“It is so disgusting to see the skeletons come out. Those skeletons could be my father, my brother, my cousins” Deria said. “For me to have any closure, those people need to have a proper burial. … It bothers me whenever it rains. It really makes my heart sink.”

July 11, 2011

Somaliland Youth Alliance Of North America Meets with Canadian MPP David Caplan


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Somaliland Youth Alliance Of North America Meets with Canadian MPP David Caplan

 

It is part of SYANA’s aim to actively promote its goals and create working relationships with the other organizations and elected representatives in the US and Canada. As part of that goal, Robleh Mohamud Aidid (Lafcanbe) of SYANA met with MPP of Don Valley East, David Caplan.

In his Thursday’s meeting, Mr. Aidid explained the vision and goals for SYANA as well as seeing what the local government can do to help the organization. They discussed the aims and goals of the organization and how the representatives assist SYANA to achieve its objectives and help it make a difference in Somaliland Youth. Mr.Caplan was very interested in the organization’s goals and pledged to give guidance, advice and any support SYANA needs. Not only did this meeting benefit the organization with his support, but Mr.Caplan was briefed about the prositive progress Somaliland made.

Mr.Caplan encouraged Mr. Aidid to continue to educating people about Somaliland and spread awareness. SYANA will continue to keep in contact with Mr.Caplan and will with periodical meetings similar to this one. Mr. Aidid and fellow members of SYANA intend to meet with more local politicians and community leaders and organizations in the coming months.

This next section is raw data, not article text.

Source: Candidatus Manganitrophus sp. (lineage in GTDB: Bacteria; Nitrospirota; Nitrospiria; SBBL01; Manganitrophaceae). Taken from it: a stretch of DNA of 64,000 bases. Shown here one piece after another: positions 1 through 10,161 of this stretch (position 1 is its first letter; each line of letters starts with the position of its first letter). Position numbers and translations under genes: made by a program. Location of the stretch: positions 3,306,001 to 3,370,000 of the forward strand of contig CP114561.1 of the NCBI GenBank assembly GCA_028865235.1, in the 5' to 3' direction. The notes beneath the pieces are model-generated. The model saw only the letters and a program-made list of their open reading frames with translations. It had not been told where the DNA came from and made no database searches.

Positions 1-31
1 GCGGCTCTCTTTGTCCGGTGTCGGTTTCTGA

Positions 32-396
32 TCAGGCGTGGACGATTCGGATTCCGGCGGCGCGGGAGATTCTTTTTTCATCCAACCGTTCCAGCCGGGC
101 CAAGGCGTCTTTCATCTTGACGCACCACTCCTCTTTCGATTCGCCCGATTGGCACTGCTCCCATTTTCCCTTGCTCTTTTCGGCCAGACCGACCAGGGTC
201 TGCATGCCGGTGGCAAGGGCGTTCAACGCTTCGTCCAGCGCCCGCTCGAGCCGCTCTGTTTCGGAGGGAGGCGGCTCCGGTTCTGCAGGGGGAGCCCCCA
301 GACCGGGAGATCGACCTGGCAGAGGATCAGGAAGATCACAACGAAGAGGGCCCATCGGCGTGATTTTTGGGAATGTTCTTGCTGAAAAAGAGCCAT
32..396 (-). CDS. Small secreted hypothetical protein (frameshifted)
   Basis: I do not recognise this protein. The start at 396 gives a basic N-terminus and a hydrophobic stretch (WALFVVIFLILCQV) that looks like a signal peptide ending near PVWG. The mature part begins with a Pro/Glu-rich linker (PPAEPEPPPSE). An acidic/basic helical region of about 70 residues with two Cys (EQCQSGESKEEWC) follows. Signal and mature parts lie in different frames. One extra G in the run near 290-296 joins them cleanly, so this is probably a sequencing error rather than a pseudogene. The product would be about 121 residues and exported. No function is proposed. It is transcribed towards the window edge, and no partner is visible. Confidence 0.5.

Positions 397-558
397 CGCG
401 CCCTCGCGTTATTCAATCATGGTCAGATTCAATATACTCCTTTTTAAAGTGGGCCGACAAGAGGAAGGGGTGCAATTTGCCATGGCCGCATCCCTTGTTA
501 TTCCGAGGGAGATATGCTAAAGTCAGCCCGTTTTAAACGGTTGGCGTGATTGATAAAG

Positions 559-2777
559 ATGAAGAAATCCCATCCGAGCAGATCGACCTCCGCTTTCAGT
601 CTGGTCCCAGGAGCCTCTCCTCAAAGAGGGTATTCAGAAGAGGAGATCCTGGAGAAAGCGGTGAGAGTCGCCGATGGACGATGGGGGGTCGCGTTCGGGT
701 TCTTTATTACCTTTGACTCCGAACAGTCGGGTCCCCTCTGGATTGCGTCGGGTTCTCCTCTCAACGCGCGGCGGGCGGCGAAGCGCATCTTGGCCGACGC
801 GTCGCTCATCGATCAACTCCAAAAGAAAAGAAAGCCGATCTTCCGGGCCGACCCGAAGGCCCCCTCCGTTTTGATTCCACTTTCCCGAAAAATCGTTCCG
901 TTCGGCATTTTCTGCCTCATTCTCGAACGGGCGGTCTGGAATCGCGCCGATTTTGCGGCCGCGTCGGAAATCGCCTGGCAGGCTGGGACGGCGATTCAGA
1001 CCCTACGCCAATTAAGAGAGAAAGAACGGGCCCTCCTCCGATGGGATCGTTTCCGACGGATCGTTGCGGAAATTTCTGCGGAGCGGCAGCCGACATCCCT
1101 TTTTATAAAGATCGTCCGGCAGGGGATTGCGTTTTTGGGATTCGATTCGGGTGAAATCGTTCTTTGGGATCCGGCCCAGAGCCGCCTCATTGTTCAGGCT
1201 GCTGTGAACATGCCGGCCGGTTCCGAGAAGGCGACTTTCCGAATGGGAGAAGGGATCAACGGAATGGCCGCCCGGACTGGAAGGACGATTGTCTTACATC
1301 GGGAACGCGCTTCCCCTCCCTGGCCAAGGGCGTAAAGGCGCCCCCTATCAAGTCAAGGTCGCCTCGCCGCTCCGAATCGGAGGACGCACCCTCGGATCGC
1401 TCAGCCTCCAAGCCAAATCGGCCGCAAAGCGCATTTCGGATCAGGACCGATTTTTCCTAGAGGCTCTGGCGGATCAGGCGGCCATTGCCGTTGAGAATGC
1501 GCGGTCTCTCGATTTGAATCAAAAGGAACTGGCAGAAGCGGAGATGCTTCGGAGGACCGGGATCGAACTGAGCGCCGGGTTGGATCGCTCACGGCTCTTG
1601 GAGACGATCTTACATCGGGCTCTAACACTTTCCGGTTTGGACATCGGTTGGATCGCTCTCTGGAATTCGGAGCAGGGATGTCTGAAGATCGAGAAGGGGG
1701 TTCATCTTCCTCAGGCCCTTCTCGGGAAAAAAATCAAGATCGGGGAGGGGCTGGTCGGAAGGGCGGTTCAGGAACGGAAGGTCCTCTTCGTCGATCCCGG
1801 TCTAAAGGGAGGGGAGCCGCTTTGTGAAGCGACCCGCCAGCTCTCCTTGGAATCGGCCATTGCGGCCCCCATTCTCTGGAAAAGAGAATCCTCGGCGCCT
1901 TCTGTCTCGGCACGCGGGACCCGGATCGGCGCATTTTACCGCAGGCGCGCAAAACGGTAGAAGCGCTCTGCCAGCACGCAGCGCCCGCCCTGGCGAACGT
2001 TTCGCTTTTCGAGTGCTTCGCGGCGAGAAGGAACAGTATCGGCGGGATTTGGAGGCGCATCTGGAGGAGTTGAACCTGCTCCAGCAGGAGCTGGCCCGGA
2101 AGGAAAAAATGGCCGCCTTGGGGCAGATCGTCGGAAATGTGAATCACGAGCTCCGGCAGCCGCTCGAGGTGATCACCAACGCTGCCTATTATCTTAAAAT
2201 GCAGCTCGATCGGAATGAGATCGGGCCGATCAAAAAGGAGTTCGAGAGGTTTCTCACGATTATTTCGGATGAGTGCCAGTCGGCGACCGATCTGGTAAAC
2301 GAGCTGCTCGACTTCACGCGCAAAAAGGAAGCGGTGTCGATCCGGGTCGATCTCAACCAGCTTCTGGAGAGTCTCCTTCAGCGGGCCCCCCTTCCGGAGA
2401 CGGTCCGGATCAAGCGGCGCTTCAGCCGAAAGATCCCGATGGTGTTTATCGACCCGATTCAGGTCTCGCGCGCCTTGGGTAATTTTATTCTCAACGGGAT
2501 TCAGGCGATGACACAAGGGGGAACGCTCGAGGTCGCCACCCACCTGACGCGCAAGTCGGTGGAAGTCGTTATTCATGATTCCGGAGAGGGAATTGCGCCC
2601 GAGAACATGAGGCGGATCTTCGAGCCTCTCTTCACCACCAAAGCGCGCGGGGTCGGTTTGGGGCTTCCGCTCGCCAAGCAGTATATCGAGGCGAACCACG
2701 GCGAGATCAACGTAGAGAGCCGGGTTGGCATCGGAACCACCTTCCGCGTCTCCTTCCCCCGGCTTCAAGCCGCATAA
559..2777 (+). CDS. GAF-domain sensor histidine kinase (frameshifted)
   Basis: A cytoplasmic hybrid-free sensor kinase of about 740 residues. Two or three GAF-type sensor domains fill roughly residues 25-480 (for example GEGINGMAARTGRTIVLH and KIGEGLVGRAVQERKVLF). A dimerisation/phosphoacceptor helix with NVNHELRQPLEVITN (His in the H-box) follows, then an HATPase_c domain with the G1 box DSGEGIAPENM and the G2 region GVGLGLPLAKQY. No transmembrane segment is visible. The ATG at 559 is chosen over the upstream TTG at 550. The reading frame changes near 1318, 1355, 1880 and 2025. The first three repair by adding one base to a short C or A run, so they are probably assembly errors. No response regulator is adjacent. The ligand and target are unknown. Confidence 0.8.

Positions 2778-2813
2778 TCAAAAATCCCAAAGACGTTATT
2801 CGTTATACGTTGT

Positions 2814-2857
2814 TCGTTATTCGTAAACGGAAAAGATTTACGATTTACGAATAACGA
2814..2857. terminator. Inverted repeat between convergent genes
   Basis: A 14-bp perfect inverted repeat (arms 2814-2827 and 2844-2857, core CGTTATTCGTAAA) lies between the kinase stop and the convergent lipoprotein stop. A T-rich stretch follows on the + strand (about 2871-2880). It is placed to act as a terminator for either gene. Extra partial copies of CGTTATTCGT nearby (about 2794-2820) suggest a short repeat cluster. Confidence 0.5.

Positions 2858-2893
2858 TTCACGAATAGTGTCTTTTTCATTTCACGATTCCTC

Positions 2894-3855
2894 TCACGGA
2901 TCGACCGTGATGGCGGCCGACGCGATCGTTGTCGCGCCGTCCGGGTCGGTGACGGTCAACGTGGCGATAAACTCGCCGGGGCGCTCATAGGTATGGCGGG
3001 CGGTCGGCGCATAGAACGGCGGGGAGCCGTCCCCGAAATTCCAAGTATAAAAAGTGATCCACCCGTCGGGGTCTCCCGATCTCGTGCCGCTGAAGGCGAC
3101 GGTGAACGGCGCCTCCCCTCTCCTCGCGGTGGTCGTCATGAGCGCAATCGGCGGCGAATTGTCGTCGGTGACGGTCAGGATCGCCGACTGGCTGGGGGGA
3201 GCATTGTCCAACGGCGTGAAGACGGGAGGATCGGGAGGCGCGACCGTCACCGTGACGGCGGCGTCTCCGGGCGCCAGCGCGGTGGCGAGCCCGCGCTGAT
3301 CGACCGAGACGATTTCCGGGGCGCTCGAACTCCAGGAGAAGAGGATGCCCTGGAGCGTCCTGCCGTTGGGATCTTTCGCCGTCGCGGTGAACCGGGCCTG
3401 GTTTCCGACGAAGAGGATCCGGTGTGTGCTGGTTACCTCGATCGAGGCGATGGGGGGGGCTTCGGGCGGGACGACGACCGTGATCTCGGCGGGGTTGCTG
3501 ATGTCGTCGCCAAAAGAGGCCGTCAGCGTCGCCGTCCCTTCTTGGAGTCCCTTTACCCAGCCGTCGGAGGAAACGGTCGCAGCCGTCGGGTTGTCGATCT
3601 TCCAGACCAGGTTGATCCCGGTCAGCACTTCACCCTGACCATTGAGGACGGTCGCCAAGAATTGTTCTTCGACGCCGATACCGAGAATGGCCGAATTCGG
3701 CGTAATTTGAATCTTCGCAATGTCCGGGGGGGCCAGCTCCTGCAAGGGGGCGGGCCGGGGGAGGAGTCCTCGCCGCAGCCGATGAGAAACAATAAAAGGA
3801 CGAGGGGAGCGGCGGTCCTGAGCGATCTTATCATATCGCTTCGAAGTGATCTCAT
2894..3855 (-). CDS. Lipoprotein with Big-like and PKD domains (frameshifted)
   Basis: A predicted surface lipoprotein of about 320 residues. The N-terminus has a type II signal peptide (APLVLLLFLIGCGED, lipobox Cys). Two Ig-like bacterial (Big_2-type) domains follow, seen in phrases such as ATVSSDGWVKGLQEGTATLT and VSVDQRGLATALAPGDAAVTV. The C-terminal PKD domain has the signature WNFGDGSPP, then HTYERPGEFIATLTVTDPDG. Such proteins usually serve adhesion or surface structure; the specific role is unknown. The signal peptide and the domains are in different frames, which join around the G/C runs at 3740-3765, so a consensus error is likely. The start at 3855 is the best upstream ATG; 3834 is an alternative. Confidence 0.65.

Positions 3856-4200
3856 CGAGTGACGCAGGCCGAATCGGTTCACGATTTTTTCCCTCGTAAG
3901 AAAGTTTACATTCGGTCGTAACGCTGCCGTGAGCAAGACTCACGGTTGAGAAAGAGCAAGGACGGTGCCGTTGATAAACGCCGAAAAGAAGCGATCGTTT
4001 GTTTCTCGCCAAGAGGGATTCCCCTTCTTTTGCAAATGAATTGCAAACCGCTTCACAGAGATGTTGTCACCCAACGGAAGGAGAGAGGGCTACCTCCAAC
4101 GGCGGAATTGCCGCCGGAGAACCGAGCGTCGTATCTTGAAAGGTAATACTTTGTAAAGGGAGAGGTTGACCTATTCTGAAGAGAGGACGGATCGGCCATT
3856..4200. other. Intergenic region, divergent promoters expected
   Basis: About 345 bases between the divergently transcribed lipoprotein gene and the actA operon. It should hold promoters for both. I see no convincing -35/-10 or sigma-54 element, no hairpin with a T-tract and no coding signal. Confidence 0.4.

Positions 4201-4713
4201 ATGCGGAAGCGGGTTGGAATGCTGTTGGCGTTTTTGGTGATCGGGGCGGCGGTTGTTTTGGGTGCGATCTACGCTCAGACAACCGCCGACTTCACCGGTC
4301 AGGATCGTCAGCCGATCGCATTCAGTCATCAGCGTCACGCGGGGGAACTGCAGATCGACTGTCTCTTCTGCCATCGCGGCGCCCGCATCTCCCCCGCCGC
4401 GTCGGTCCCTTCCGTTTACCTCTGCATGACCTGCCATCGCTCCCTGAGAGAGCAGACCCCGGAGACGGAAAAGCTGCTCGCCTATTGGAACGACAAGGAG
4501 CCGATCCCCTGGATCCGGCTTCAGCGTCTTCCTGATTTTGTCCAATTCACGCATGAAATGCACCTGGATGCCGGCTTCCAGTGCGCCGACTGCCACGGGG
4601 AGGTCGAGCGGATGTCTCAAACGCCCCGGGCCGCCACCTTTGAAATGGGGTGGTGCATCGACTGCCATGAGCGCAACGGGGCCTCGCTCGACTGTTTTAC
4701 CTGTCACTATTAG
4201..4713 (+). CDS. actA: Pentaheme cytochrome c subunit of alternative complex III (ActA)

David Caplan was first elected to the provincial legislature in a September 1997 by-election and was re-elected in 1999, 2003 and 2007 to serve the residents of Don-Valley East.

Caplan previously served as Minister of Health and Long-Term Care in June, 2008.

Under his leadership as Minister of Infrastructure Renewal (since 2003), the Government of Ontario won three prestigious urban planning awards recognizing the visionary Growth Plan for the Greater Golden Horseshoe. Caplan led the introduction of Ontario’s first long-term infrastructure investment plan, ReNew Ontario. In 2005, Caplan assumed oversight of key major public assets, including the Ontario Realty Corporation, the Liquor Control Board of Ontario and the Ontario Lottery and Gaming Corporation, as well as responsibility for Waterfront Toronto. He also served as Deputy Government House Leader.

You can read more information about SYANA by visiting:

www.somalilandyouth.com

www.facebook.com/somalilandyouth

www.twitter.com/somalilandyouth

July 10, 2011

Video: Somaliland President Ahmed Silanyo Speech inside the Plane on his way to South Sudan


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Video: Somaliland President Ahmed Silanyo Speech inside the Plane on his way to South Sudan